Sitting outside a small bar, each nursing a tepid beer, we watched as an endless, noisy river of brightly painted young things rolled past us towards the beach. On the small TV behind us they were showing 80’s films, and we seriously discussed the possibility of just sitting here all night. Matt even produced from his pocket a small stone that he’d found, that looked EXACTLY like a piece of bacon – we were basically all set for a lovely evening right where we were.

The Bacon Stone

 But no, we hadn’t come all this way to watch D.A.R.Y.L. and admire naturally occurring objects that look like breakfast items. We’d come to make twats of ourselves on a beach, along with ten thousand other sun-burnt idiots.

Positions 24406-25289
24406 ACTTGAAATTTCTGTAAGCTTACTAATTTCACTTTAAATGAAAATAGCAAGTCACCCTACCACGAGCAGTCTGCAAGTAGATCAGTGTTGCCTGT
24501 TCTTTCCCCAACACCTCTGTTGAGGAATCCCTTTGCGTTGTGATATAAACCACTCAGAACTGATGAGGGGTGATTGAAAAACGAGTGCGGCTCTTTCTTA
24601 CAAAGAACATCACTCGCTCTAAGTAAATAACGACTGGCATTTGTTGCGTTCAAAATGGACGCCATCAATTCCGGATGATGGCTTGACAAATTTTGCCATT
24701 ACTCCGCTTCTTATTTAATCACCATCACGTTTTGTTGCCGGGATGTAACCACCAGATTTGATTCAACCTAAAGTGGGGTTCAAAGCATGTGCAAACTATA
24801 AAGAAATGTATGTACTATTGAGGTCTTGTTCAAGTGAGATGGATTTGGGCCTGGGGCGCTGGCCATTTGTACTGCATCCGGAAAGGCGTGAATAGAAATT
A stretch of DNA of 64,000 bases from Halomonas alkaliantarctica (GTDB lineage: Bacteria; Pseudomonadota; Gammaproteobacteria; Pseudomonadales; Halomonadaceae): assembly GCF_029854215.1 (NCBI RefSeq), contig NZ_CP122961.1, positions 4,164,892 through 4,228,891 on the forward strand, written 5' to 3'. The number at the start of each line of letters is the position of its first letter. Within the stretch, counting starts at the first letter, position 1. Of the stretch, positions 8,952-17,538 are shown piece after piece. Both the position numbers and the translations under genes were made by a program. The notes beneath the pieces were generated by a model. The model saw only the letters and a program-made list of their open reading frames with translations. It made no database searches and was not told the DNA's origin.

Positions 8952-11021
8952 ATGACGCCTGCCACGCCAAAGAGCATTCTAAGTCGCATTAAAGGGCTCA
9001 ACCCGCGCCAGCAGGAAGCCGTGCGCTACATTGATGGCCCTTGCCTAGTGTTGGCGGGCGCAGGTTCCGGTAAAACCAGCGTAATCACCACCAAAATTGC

In Thailand, booze often comes in buckets, so to enter into the spirit of things, I went and fetched us a bucket each. It’s probably best not to watch what they put into these things – there’s certainly a large quantity of Thai whiskey, as well as a good dose of the particularly loopy brand of Red Bull that is only legal in this part of the world. In any case, within the space of half an hour or so, we’d turned from shy, quiet, sensible types, into this:

So yeah…I think I’d recommend going to a Full Moon Party – but I can’t be quite certain.